Superheroes possess the abilities beyond those of ordinary people and are believed to use their powers to make the world a better place.
Such is the story of Usha Parbhakar whose charitable organisation, Nirmal Jyot, comprising a women-volunteer team has been striving hard towards ensuring quality education for the underprivileged children in Mumbai's Mulund.
In 2010, while walking past a construction site, Usha came across a group of children playing amongst themselves. These were the children of the daily wage labourers engaged in the construction activity. After a cheerful interaction with these kids, she started taking informal classes for them, teaching them basic lessons.
Watching Usha surrounded by curious eyes and surprised faces, a few of her friends expressed interest in teaching children. Later, she along with her friends started conducting classes for the children under the open sky.
The builder noticed this group of women who were dedicatedly spending time to uplift the lives of children belonging to the marginalised section and decided to extend a helping hand to their cause.
Putting the left-over construction material to use, he built a small space that could accommodate these children and their teachers and become their 'classroom'. Eventually, the numbers — both of the students and the elderly volunteers started rising and the idea started travelling places, connecting like-minded people to the initiative.
The school started running morning classes as well and the team decided to take a step further with getting the children admitted to local schools for formal education along with tuition classes.
Education for these children was not limited to the books, Usha and her team realised the significance of lessons on health and hygiene in the lives of these children and their families. The team started explaining the importance of a healthy mind and body and the volunteers helped in sponsoring fruits, milk and dates for the kids.
As the volunteer-children synergy grew, the volunteers brought in the best. They introduced the children to new learning opportunities and many interesting concepts to bring the children at par with the other privileged children residing in the neighbourhood. It was equally important to equip them lessons that would not only help them earn a livelihood but also improve their standard of living.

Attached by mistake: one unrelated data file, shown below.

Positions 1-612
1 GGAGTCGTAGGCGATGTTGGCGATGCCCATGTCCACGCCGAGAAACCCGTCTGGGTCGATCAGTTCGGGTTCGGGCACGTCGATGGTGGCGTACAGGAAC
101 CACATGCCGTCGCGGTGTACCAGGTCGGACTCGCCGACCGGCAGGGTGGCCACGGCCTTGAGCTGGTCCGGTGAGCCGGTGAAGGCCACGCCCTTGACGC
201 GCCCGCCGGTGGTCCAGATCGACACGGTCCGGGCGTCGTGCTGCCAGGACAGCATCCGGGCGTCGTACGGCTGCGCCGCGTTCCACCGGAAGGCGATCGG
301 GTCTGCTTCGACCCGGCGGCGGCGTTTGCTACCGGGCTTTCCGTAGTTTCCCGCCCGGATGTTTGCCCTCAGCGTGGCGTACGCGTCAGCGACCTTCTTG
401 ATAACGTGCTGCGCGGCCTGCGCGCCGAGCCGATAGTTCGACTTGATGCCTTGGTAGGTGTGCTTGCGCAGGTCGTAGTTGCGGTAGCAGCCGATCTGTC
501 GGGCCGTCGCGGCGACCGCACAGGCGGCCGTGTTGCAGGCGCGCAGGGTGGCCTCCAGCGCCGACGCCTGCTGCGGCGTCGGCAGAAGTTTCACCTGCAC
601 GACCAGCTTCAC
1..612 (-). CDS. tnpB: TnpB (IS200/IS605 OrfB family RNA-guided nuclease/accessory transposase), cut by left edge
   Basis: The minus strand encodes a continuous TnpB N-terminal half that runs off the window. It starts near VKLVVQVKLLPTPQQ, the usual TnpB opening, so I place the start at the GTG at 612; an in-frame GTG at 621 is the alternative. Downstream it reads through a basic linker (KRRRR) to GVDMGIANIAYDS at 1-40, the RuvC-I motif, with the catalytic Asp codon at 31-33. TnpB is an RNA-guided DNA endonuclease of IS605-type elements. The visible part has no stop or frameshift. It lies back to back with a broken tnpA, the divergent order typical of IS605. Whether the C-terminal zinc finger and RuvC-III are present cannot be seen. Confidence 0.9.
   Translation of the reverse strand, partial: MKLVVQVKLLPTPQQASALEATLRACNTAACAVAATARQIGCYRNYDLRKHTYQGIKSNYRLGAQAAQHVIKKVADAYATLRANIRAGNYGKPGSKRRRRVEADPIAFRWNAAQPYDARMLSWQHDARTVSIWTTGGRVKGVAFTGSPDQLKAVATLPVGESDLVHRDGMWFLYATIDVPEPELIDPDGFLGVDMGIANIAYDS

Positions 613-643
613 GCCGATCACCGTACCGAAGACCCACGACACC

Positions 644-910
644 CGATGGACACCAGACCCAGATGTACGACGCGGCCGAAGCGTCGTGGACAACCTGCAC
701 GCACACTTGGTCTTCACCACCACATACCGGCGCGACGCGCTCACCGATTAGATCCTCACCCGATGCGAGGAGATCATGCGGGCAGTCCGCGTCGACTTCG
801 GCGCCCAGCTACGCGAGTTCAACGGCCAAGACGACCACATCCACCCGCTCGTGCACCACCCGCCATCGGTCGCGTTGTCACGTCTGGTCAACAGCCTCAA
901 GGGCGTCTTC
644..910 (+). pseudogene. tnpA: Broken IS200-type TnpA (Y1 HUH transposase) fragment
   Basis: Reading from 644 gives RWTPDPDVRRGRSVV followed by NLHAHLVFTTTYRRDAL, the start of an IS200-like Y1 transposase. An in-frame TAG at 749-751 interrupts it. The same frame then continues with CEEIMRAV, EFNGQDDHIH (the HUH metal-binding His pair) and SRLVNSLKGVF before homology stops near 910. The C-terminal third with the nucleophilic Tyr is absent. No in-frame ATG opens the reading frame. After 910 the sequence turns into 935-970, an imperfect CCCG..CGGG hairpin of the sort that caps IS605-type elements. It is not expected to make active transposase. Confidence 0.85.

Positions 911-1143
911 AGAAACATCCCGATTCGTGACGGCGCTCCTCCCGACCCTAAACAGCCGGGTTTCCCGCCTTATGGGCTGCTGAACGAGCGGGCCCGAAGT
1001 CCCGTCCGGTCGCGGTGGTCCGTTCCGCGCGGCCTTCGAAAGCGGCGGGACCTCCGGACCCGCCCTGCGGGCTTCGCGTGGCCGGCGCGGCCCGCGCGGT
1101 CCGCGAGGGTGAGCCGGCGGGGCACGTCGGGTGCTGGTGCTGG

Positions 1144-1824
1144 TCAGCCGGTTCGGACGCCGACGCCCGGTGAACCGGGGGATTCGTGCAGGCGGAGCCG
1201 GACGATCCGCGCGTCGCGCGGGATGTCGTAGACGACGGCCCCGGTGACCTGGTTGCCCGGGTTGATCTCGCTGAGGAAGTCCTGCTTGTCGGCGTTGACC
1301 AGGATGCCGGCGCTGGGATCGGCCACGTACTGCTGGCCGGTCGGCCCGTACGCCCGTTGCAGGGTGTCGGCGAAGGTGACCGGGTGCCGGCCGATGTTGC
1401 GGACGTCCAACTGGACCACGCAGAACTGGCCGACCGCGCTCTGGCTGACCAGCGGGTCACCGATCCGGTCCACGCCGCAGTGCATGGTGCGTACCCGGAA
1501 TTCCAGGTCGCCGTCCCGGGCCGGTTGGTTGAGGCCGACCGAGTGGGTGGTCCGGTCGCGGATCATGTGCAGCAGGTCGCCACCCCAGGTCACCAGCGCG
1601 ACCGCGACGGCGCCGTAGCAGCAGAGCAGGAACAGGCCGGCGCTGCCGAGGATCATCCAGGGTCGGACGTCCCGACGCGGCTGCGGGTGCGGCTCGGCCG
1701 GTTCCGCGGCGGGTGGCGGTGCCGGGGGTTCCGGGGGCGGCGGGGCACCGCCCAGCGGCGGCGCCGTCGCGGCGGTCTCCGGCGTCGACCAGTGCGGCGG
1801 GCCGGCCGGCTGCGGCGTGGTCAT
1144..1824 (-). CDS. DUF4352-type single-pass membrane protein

From instructions on picking hobbies, soft skills to organising interactive sessions with speakers from diverse fields and arranging for fun-filled activities, the volunteers made sure the children were provided with the facilities that any normal school would be equipped with.
In a matter of seven years, the initiative that started as a gathering in the open transformed and registered itself as a charitable trust.
The trustees comprise of five women-pillars— Ms Parul Vora (chair-person), Ms Sunita Ravi, Ms Sangeeta Sindhkar, Ms Meena Kanyalkar and Ms Lakshmi Subramanian.
By 2020, seven batches of children have already cleared high school, many deserving children are still receiving sustained sponsorship for higher education. Some children post their 10th, were helped with vocational training and supported to find suitable means of livelihood.
"When teachers came into our lives, we learnt the importance of education, discipline and how one should present him/herself. We had never imagined that living a better life would be possible for us," said one of the boys.
It has been rightly said that a woman holds the potential to transform not just her own life or of the ones in her family but also the community. Ms Usha's initiative is a shining example of the power of change which began with a bunch of kids and expanded to uplifting the lives of not just the children but also the volunteers.
This story has been received from Giving Circle. It is a platform that connects social change makers, donors, and volunteers. They are working to scale up these initiatives.
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